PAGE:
100 Best Movies to Stream on Netflix in August
Never waste an evening scrolling through categories again.
Sure, there's still one more month of summer, but at this point you may have had enough of sunscreen, barbecues, and poolside relaxing. Maybe you just want to stay inside, draw the curtains, and watch a few movies. Hey, it's your summer, you can spend it any way you like. But what to watch? Netflix can seem so daunting, with thousands of choices that could take all day to scroll through. By the time you pick something that looks halfway decent, it'll be Labor Day and you've let the summer slip through your fingers.
Well, relax, we've done the homework for you. We've scoured Netflix's archives to find the very best new releases in August, as well as some awesome movies that you might've missed the first time (or are definitely worth a second viewing). Our 100 picks include something for every taste, whether you crave action or comedy, indie favorites or goofy rom-coms, award winners or campy masterpieces. Fire up some popcorn, put on your coziest pair of sweatpants, and get ready to host your own private film festival. And if you prefer to stick to comedy, check out The 30 Funniest Movies of All Time.
Like Father (available August 3)
A workaholic executive (played by Kristen Bell) gets dumped at the altar and spends her honeymoon on a Caribbean cruise with her estranged (and just as work-centric) dad, played by Kelsey Grammer. It's written and directed by Lauren Miller, Seth Rogen's wife, which we only bring up because Rogen is in the cast as the love interest. Talk about typecasting. And for more amazing facts about the star, see Kristen Bell and Dax Shepard's Secrets to Marital Bliss.
Alexander: The Ultimate Cut (available August 13)
Oliver Stone's 2004 historical drama about Alexander the Great (played by Colin Farrell), beefed up to 206 action-packed minutes. This is Stone's fourth (and supposedly final) edit of the much-maligned movie, and many critics agree that it redeems Stone as an auteur to be reckoned with.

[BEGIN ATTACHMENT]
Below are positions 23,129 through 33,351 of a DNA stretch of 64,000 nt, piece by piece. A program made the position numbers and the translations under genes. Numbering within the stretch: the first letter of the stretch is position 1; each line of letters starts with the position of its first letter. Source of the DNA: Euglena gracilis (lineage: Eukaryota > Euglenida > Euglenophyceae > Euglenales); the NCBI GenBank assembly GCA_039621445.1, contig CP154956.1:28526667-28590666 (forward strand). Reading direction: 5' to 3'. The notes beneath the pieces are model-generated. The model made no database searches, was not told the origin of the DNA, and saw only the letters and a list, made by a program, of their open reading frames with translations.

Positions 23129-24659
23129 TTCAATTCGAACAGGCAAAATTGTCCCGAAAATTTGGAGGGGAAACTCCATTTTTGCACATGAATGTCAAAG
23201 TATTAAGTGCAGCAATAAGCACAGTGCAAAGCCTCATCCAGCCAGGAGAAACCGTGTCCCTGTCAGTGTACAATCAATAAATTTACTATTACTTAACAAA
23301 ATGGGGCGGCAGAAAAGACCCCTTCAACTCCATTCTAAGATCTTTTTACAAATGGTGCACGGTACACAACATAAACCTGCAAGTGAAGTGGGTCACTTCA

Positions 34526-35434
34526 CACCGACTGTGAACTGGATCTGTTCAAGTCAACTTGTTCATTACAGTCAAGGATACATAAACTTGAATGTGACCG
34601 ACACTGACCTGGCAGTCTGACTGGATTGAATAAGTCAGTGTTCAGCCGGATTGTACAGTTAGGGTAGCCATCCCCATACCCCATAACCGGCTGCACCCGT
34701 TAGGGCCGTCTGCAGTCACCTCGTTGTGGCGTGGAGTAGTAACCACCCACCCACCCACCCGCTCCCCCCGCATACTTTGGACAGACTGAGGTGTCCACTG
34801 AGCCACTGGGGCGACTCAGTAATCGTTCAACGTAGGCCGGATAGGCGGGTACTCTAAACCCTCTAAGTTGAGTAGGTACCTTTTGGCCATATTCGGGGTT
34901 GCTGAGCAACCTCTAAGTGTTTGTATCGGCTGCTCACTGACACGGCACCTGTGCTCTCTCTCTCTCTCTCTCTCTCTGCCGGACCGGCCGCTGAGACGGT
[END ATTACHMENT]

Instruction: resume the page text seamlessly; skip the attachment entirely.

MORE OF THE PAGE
Stripes (available August 1)
If you haven't seen this yet, perhaps one of the greatest movie comedies that Bill Murray has ever (and likely will ever) make, relax, it's going to be okay. You can see it starting today. And as John Winger might say, "That's the fact, Jack." And for more on everyone's favorite actor, check out The 30 Most Hilarious Bill Murray Encounters.
No Country for Old Men (available August 11)
The Coen Brothers have made a lot of amazing movies, but this may be the one that stands the test of time. Watch it again and see if Javier Bardem's sinister hitman doesn't still make the hairs stand up on your arms.
Brij Mohan Amar Rahe (available August 3)
So you think a dark comedy about a guy who fakes his own death to escape his debts and his girlfriend, done entirely in Hindu, doesn't sound like your idea of a fun night? Trust us on this, give it a chance. It's funnier than you think, and watching this comedy masterpiece could make the world feel just a little smaller.
Emelie (available August 2)
No, not Amélie, the 2001 French rom-com that everybody thought was sooo adorable. This is a 2015 horror film about a seriously creepy babysitter who terrorizes three kids. And for more trivia from the silver screen, see the 30 Shocking Facts about Your Favorite Movies.
Million Dollar Baby (available August 1)
Remember that 2006 boxing movie with Clint Eastwood, Morgan Freeman, and Hilary Swank that you pretended to see when it won a bunch of Academy Awards? Here's your chance to watch it for real. This is one of those movies that proves why Eastwood is a legend both in front of and behind the camera.
Imagine if Charles Manson had hired one of his followers to capture all of their murderous plots on film. That's what happened with Holy H*ll, an unsettling yet fascinating documentary by a former member and official videographer for the California-based Buddhafield cult. He spent over two decades with the group, before finally getting out and then realizing, "Hey, I've got a lot of crazy footage. I should make a movie!"
The Motive (available August 17)
An author leaves his wife, a more successful author, and moves into an apartment complex, where he eavesdrops on his fellow tenants as fodder for his fiction.
The Lord of the Rings: The Fellowship of the Ring (available August 1)